The Perfect Fall Accessory

Temperatures have cooled considerably in the past few weeks—days that once fluctuated between hot and cool have now descended into slightly warm and cold. With the newly settled chill of fall, keeping warm is imperative. However, walking in and out of rooms of varying temperature, waking up to a cold morning but encountering a warmer afternoon, and changes in wind all affect our levels of warmth during the day. So layering becomes key during the fall, and the perfect fall layer is also an extremely fashionable accessory: the scarf. When deciding to wear a scarf, make the conscious choice not to simply throw any plain cloth around your neck. Pick out scarves with particular patterns, textures, and styles that make an outfit truly stand out, and experiment with different ways of tying a scarf to mix up your looks throughout the week. Below are 10 fun, interesting, and chic scarves to try out this fall.

Image courtesy of http://usa.hermes.com

To start off this list is the most classic of all scarves: the Hermès silk scarf. The French luxury brand is renowned for its sophisticated scarves that epitomize taste. This particular Casques et Plumets scarf mixes bright colors into delightful images.

Image courtesy of http://usa.hermes.com

This Kilim scarf, worn as a headdress here, is also classic Hermès. Try to emulate this style by wearing your hair down and wrapping a silk scarf across the top of your head. This slightly offbeat style is not only a standout, but it can also keep the front of your head warm!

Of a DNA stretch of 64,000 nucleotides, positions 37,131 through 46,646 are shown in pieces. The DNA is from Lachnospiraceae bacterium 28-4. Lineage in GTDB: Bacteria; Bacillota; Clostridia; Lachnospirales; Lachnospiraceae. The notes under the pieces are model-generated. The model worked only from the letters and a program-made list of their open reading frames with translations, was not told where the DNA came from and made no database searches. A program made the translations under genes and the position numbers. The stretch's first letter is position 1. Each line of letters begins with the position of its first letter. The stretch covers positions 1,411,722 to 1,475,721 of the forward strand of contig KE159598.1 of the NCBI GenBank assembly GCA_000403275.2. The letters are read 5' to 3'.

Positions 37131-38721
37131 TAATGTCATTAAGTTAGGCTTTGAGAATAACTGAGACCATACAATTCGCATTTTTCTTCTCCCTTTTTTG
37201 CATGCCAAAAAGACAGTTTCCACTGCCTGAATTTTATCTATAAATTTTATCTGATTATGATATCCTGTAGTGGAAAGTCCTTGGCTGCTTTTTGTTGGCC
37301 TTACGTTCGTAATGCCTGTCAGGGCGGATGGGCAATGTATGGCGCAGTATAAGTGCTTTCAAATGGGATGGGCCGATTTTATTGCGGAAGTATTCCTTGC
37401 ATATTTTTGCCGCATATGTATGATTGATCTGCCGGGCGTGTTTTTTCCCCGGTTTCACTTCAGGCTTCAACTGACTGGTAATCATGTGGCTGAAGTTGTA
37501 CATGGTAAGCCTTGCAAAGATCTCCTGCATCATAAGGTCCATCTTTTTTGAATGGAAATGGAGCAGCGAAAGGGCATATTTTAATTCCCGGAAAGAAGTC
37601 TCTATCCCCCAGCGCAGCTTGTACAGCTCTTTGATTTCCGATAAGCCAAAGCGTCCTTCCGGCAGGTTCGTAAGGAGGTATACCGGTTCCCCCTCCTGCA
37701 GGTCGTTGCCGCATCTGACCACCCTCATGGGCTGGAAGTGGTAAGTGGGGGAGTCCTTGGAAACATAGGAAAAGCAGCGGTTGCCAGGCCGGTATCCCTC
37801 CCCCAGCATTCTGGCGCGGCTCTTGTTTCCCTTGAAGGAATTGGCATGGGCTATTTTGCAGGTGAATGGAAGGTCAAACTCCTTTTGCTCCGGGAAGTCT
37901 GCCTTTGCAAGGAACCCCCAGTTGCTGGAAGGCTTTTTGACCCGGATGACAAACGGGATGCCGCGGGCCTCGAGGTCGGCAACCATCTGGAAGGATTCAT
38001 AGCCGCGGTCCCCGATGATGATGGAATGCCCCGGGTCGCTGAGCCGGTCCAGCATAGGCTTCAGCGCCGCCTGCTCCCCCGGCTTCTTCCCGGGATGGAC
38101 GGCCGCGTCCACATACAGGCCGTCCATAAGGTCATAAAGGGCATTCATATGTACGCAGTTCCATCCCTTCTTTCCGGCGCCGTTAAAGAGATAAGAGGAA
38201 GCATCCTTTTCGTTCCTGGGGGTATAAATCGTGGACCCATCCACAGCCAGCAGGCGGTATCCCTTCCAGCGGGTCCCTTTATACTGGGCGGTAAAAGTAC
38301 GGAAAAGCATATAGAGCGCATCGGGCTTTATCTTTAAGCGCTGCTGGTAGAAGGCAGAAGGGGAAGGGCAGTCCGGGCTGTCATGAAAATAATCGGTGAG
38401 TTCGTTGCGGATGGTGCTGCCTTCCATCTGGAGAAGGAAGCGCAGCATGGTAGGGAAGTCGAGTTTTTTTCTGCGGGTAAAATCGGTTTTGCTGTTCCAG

Image courtesy of http://www.madewell.com

With Hermès scarves comes a hefty price, however, so for scarves in a lower budget range, try out Madewell. The new collection of Madewell storyteller scarves mirrors the sophistication of Hermès scarves without the same price tag. This black and white storyteller scarf from Madewell has a beautiful graphic pattern that could potentially be worn with many different outfits.

Image courtesy of http://www.brooksbrothers.com/

I love this cable cowl neck scarf from Brooks Brothers—it fits the All-American style of the brand but offers a unique blend of textures (lambswool and silk). This infinity style scarf is a popular one for this fall, so why not put your own spin on the style with a mixed texture scarf.

Image courtesy of http://shop.nordstorm.com

This Michael Kors toggle neck warmer scarf is on this list for two reasons. First, the color is absolutely gorgeous and appropriate for fall. Second, the toggle clasp sets this scarf apart from others, adding an interesting design element that gives this scarf a laid-back but chic feel.

Image courtesy of http://shop.nordstorm.com

Oblong scarves are also extremely popular for Fall 2012. This Eyeful Embroidered scarf has such a great blend of neutral colors with pops of pink and orange. The pattern is interesting, and the fullness of the scarf allows for all different kinds of scarf tying.

Image courtesy of http://shop.nordstorm.com

For a sleeker look, try this Nicole Miller optical gradation silk scarf. This look is definitely unique and noteworthy for its tricky patterning.

Image courtesy of http://shop.nordstorm.com

This Alexander McQueen tulip skull scarf works so well for this time of year, especially on a slightly warmer but still cool fall day. The playful pattern of skull and flowers creates a striking look.

Image courtesy of http://www.anthropologie.com

For much chillier days, try out this greyscale fringed loop scarf from Anthropologie. This particular scarf incorporates the fringe trend and will help you stay warm between classes.

Image courtesy of http://www.asos.com

Finally, this Spratters & Jayne Infinity Chain Scarf will also keep you toasty throughout the day. Designer Rachael Warner uses ultra-chunky Peruvian Highlands wool to create her fashionable scarves.

Image courtesy of http://shop.nordstrom.com/c/scarf-video?origin=leftnav

If you want to find out more ways you can tie your scarves, check out this great video from Nordstrom. The instructional film illustrates all different kinds of scarf knots, from the “cowgirl knot” to more classic ties.

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